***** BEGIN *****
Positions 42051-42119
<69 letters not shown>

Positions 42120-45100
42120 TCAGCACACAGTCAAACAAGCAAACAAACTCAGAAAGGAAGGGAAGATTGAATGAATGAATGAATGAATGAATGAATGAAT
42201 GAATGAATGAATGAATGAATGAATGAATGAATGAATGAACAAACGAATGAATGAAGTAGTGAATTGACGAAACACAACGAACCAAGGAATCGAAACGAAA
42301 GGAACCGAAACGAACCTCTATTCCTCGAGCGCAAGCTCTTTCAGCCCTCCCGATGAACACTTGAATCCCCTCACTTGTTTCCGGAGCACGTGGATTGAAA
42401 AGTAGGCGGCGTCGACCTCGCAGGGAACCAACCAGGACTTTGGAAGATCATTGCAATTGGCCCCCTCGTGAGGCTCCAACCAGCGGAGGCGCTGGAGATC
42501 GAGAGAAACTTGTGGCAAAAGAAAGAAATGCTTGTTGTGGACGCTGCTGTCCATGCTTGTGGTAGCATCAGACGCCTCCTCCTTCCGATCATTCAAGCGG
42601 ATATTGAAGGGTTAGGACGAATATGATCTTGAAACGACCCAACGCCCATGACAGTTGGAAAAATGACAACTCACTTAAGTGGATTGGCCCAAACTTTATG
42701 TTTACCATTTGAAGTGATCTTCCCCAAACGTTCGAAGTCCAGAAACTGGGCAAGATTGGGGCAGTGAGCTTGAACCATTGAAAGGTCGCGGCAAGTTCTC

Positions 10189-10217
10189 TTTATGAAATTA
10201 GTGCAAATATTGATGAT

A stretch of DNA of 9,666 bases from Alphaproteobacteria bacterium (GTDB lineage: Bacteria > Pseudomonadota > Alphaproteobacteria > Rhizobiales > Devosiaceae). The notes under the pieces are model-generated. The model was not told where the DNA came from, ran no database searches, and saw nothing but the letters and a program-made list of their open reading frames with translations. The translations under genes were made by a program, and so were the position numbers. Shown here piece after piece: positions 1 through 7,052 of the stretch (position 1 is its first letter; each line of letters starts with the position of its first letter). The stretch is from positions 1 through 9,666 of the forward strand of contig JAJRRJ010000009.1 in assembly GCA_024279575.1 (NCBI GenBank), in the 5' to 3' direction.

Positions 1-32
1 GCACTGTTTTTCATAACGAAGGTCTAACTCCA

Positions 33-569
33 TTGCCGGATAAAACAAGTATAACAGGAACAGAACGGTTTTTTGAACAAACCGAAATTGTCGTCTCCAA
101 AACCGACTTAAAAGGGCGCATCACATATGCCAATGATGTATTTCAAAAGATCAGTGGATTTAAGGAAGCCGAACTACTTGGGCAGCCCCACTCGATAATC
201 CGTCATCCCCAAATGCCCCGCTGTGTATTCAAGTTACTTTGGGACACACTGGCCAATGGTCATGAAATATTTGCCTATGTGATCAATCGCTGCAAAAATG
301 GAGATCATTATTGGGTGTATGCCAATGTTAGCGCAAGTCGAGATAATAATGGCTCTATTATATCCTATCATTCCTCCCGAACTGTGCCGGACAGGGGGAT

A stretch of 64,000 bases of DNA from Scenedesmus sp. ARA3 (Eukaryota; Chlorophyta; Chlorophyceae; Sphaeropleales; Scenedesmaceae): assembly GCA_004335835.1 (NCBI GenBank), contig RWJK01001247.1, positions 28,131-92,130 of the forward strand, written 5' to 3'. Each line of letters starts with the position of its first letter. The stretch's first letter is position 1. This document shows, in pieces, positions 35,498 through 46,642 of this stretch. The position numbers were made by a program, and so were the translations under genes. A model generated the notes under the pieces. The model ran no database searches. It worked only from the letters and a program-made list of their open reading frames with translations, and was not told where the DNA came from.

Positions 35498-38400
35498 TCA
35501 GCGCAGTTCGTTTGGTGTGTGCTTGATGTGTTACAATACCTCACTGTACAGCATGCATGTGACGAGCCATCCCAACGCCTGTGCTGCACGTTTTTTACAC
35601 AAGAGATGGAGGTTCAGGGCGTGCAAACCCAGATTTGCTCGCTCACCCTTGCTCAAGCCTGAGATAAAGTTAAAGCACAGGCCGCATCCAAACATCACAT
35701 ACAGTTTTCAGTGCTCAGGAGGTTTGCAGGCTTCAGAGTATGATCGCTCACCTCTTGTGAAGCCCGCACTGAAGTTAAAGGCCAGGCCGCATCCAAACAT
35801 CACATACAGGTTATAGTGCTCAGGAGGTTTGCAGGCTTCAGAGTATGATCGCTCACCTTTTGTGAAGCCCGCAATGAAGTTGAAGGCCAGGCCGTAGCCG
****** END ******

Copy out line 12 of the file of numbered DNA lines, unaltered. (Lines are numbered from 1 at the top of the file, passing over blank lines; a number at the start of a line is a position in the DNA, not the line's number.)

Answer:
10189 TTTATGAAATTA